In terms of rug size the most difficult room to approach is the living room. There are basically two rules of thumb. Either have a larger rug that would go under furniture or a smaller rug with the furniture situated around the rug. But there is no law about this! You should choose according to your own tastes. After all, it is your living room!
A related issue in this scenario is the question of how much space should be left between the edge of a rug and a wall. Once again, there is no rule about this, but I personally think that about 2 feet is a good space, especially if you have hardwoods. As beautiful as the rug is it would be a shame to cover up that beautiful wood!
This question also relates to runners. Nearly all contemporary runners are 2.5 feet wide and most passageways are 4 feet wide. This leaves a good space between the rug and the wall. Runner lengths vary from 6 feet to 40 feet so the length is another matter which brings us full circle - the importance of measuring.
To measure you can simply run a tape measure and try and visualize how the rug would look. One useful trick is to place newspaper on the floor in varying sizes - say, if you wanted to see if an 8x10 or a 9x12 is the optimal size - then you can actually see how the rug would look by size. Another useful trick is to cut out the shape of the rug in paper and place it to scale on any floor-plans you may have of your house.
What Design Do I Need?
Once you know what size you need half the battle is won. Our inventory is laid out in stacks of rugs arranged by size. We have seven 8x10 stacks. We have seven 9x12 stacks. The list goes on. Each of these stacks is arranged according to size, and by design and color, antique or new, Southwestern or Arts & Crafts, rounds, square, runners and so on. If we know you are in need of an 8x10, for example, we now have a solid starting point.
Let us use 8x10 as an example, because it is one of the more commonly used sizes. Our 8x10 stacks are divided according to age, color and style. One stack is devoted to antique rugs. This stack is where the collectors want to look, or customers who want the genuine article on their floor.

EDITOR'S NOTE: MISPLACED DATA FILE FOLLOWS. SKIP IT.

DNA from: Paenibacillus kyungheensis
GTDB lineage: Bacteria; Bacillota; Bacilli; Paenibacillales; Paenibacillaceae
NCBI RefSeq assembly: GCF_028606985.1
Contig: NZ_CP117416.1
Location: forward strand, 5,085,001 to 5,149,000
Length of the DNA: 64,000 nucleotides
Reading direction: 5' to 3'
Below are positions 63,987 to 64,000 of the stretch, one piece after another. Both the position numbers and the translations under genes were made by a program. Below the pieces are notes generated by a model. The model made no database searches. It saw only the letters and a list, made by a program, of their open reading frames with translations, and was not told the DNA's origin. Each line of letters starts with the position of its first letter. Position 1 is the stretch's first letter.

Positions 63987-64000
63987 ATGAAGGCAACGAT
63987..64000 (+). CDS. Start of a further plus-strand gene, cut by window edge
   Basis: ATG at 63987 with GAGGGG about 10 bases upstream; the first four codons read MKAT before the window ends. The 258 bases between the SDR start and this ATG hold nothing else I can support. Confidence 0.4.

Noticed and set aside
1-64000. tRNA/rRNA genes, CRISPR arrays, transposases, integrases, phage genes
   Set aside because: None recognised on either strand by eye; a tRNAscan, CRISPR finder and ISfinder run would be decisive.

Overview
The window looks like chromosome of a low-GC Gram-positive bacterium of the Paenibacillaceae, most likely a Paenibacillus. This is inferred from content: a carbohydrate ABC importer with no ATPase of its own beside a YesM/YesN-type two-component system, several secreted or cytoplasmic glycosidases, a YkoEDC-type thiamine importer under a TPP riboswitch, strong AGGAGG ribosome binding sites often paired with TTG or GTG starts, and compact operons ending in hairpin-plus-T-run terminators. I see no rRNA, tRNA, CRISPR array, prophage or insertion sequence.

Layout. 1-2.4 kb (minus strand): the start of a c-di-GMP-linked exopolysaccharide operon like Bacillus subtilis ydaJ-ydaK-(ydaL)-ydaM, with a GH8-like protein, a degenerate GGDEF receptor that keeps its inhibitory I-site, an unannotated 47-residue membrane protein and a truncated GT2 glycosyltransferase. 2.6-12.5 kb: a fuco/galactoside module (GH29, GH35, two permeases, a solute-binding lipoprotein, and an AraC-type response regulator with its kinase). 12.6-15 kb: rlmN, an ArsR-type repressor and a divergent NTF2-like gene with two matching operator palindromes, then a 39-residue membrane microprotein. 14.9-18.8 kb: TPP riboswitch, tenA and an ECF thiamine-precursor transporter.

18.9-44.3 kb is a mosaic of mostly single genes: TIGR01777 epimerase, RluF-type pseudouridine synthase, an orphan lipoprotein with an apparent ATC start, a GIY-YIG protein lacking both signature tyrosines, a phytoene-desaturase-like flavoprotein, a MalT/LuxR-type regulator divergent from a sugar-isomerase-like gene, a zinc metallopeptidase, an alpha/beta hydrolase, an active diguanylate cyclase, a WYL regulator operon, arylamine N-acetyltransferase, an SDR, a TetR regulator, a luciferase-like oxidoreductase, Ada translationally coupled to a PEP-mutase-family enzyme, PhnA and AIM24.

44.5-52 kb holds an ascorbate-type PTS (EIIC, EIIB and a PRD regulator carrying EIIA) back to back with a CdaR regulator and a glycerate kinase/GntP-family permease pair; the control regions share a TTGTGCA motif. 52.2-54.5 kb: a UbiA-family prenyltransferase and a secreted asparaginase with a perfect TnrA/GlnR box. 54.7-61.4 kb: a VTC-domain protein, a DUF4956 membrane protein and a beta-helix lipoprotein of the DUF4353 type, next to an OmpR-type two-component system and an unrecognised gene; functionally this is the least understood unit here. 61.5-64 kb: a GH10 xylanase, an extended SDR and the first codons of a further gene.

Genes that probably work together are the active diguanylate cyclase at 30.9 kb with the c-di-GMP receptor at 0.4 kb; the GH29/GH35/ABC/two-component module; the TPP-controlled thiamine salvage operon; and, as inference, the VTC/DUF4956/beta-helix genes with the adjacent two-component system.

An Antique Persian Heriz Rug
Geometric Tribal Reproduction Rug
We are now zeroing in on a rug preference by size, design and color. A second stack of 8x10 rugs comprise new hand-woven rugs that are reproduced to look like the antique pieces. As with antiques there are both geometric and formal designs in the sphere of new reproductions. There is also consistency in color. Traditionally Persian rugs used varying combinations of red, blue and ivory. The same is true of the reproductions. Many of these reproductions will be more affordable than antiques. However, a lot of new inventory is being produced in places like Afghanistan, where they are using natural dyes and weaving fine pieces. These can often be more expensive than some antiques.
There is one important point to consider when you begin, and that is if you are looking for a dining table rug you may prefer an overall field design. Many rugs have central medallions, which are the centerpiece of the rug, and they get lost under a dining table. The borders of the rug will be seen around a dining table so they are the part of the rug to focus upon. Also, it is darker under a table so unless your dining room receives a lot of light then you may want to consider a lighter color palette.
A third and fourth stack of 8x10 rugs comprises traditional Persian designs but in non-traditional colors. Many customers already have fabric swatches and paint chips picked out and more often than not these colors are not in the traditional Persian framework. Providing the customer still wants a design along the lines of a Persian rug then it is to these stacks that we go. One stack features colors that are lighter, with soft yellows, slate-grays and sky blues. The other stack features every non-traditional color you could imagine - teals, browns, purples and so on.